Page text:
With the Atlantic Canadian life sciences community showing concrete signs of maturity, Scott Moffitt wants to talk about the steps needed to further grow the sector.
In particular, the Executive Director of the industry association BioNova wants to continue to build the talent pool at the region’s life sciences companies. And he's calling for more collaboration between regional support organizations – not just in life sciences, but across all sectors.
“What we’re seeing now is the culmination of a lot of years of a lot of hard work,” said Moffitt in an interview. “We’ve got to the point where we can really pump out high quality companies quickly.”
The maturity of the life sciences sector has been shown this summer by the success of three publicly listed Halifax-area companies that have thrived through the pandemic. Shares of Sona Nanotech, which uses gold nanoparticles in medical products, soared from 11 cents to $13.81 at Friday’s close as the company prepares a rapid testing kit for COVID-19. This gives the company a market value of more than $740 million.
After raising $25 million in May, immunotechnology company IMV’s shares surged about 70 percent in the last two weeks, valuing the venture at more than $400 million. And Appili Therapeutics, which develops cures for infectious diseases, has twice raised capital this year for a total raise of $27 million.
Moffitt stressed in the interview that this trio only represents the pinnacle of a broader group of life sciences companies, and there are several ventures coming up behind them. As examples, he cited: ABK Biomedical, the medical device company that raised US$30 million (C$40 million) in venture capital last year; Densitas, which is gaining traction with software that assesses breast density during mammograms, and Adaptiiv Medical Technologies, which sells equipment and software for 3D printing specialized bolus devices used in cancer treatment. Moffit called Adaptiiv a life sciences company that has grown “at unprecedented speed”.
“Those companies are in a position now where they are building very good businesses, where some of them are in the market and some are moving that way to get there,” said Moffitt. “The companies in this sector take a long time to get to market. But every one of those companies has been able to attract investment because they are hitting the milestones needed to get to market. It’s all in the value of the business being built.”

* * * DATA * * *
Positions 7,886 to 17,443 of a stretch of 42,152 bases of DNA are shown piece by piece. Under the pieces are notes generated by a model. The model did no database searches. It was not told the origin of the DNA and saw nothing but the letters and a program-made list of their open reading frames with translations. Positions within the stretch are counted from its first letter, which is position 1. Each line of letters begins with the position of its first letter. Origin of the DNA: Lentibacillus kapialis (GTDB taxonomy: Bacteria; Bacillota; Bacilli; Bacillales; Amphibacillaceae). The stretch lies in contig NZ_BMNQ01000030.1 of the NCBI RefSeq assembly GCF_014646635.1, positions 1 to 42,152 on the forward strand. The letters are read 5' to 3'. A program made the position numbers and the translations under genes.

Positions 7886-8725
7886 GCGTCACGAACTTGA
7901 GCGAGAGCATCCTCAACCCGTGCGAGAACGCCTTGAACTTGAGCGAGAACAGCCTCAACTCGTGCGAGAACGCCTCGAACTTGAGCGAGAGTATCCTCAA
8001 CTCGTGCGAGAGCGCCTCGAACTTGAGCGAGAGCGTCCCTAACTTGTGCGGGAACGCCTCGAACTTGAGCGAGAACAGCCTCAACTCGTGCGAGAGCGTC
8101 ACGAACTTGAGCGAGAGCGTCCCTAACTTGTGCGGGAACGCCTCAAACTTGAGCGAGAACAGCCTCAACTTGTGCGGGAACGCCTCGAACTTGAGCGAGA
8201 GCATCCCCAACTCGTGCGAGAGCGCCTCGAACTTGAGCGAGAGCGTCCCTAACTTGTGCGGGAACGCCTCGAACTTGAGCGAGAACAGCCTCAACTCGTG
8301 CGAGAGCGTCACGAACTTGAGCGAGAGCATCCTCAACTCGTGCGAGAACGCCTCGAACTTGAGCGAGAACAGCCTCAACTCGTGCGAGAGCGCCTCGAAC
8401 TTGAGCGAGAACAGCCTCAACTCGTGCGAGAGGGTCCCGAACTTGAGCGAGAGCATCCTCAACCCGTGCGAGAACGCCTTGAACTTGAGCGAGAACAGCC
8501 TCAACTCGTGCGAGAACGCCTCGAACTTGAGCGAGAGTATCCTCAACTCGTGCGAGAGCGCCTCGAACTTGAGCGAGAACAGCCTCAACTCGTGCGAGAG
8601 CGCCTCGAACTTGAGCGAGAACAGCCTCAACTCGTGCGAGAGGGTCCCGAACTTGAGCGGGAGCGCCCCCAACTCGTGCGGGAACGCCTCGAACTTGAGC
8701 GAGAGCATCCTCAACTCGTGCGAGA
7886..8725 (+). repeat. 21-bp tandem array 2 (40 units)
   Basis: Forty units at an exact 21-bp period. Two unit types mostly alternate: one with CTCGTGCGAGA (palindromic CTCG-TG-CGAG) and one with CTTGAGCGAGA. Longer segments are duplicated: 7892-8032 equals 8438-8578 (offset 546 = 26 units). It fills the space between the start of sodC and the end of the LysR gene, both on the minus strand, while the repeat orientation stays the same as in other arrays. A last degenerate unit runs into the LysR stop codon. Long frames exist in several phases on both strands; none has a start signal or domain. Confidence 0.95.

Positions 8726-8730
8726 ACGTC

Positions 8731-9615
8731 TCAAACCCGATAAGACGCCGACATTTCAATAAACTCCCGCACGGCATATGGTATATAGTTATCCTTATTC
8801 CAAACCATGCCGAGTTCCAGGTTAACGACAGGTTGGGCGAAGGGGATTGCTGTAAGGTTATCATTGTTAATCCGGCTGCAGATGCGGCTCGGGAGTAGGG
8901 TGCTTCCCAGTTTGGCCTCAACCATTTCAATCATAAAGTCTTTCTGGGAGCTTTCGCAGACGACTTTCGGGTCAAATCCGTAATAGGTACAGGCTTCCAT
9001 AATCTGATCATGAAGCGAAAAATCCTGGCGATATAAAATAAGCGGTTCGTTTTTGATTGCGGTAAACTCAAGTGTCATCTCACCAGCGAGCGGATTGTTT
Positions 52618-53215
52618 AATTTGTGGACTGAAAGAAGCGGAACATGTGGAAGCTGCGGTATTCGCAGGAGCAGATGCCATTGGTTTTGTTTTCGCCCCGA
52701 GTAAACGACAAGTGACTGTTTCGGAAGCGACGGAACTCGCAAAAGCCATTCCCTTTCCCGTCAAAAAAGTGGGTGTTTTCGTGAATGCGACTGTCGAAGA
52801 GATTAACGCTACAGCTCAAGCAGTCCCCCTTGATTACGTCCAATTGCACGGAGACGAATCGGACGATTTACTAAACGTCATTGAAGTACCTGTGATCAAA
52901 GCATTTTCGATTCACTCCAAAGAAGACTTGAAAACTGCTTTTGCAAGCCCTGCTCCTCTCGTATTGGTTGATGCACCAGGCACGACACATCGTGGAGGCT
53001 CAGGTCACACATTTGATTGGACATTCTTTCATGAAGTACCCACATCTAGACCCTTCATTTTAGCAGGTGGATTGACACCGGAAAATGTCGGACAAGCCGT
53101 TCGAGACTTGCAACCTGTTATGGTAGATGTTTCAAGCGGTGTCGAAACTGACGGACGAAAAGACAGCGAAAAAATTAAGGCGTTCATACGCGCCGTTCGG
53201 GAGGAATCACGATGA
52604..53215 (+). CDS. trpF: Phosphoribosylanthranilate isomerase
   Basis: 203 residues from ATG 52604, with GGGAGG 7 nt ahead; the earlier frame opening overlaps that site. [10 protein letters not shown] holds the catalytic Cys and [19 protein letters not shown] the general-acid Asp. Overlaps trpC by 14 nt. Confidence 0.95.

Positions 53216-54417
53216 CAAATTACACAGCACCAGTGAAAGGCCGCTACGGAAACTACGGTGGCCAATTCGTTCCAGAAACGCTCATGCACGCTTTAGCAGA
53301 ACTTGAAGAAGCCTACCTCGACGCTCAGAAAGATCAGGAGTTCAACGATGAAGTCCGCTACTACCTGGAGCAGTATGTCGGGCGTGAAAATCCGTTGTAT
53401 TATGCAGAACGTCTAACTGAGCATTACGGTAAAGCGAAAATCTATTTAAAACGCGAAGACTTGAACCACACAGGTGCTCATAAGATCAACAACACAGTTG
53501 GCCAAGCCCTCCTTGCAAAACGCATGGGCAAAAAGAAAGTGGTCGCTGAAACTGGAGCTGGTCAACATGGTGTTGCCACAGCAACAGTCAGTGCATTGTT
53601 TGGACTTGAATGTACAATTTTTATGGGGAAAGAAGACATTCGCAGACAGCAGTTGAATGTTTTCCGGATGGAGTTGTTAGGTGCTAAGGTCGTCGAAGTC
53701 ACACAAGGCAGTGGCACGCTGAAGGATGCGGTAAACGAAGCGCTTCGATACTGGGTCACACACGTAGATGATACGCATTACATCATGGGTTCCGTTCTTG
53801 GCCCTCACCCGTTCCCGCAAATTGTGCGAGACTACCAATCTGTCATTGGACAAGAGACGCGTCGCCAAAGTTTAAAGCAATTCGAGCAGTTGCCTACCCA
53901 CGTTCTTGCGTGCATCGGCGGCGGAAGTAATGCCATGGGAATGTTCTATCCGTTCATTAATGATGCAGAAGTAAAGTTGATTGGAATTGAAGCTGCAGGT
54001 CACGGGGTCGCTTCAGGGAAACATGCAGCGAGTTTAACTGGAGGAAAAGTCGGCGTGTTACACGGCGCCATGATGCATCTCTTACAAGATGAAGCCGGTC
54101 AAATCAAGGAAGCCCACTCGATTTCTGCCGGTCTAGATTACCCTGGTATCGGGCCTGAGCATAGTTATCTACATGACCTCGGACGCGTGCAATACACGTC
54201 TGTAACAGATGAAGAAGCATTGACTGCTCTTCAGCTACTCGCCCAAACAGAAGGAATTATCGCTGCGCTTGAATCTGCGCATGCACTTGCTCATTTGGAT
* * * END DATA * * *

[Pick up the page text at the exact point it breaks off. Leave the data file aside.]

The greatest advance in the past three or four years has been the addition of business development talent, said Moffitt. Not only has the sector attracted seasoned biotech executives from outside the region – a move common to IMV, Appili and Sona – but Atlantic Canadian life sciences companies have also been attracting executives from other sectors, such as Adaptiiv CEO Peter Hickey, a long-time IT entrepreneur.
Moffitt said the injection of this talent has vastly improved the sector overall, but the region would not have been able to recruit this quality of executive if it had not built so many companies with such high potential.
The recent growth in the sector is in keeping with the growth projections laid out in BioFuture 2030, the report that BioNova released two years ago that foresaw a doubling of the sector over a dozen years. It featured a roadmap under which the sector could create 2,700 jobs with average salaries of more than $100,000.
Moffitt said the COVID-19 pandemic has increased focus and awareness of the life sciences sector, and his organization is fielding more inquiries from groups around the world about what is happening in Nova Scotia.
“That goes a long way to help us,” he said. “We want to build out this value proposition. We’re getting more focus from partners as well. ACOA has adopted BioFuture 2030 for their plan, which will be very instrumental in helping us down the road.”
Asked what's needed to ensure the sector's growth, Moffitt said regional support organizations need to maintain and increase collaboration. He said there is not a single startup in the region that grew because of the support of just one organization, and the support organizations need to work more closely.
He said an encouraging sign is that the Nova Scotia Health Authority is becoming more involved with startup communities, which could produce several benefits. Firstly, local startups will more easily find an early adopter. Secondly, it will become easier to sell in markets outside Atlantic Canada if a product is already adopted in a home market. Finally, it could mean the local medical community gets first crack at some world-beating technology, which should improve healthcare.
Finally, Moffitt stressed that life science organizations around the region need to collaborate. He said his focus is largely driven by the medical technology product, because Nova Scotia is a hotbed for medical technology. But the other three Atlantic Provinces have strength in animal health, bio-sciences and medtech, and the entire region needs to collaborate to ensure it develops a broad range of expertise.
BioNova has been a strong proponent of changes to the Nova Scotia Innovation Equity Tax Credit, and Moffitt said a key component in sectoral regional collaboration would be the creation of a regional investment tax credit.
“When I look back on where we were 10 years ago, we’re night and day from where we were then,” said Moffitt, who joined BioNova 10 years ago in April. (His tenure with the organization was interrupted in 2012-13 when he worked with Innovation PEI.) “We’ve got some great things kicking in and we’ve got some good things coming.”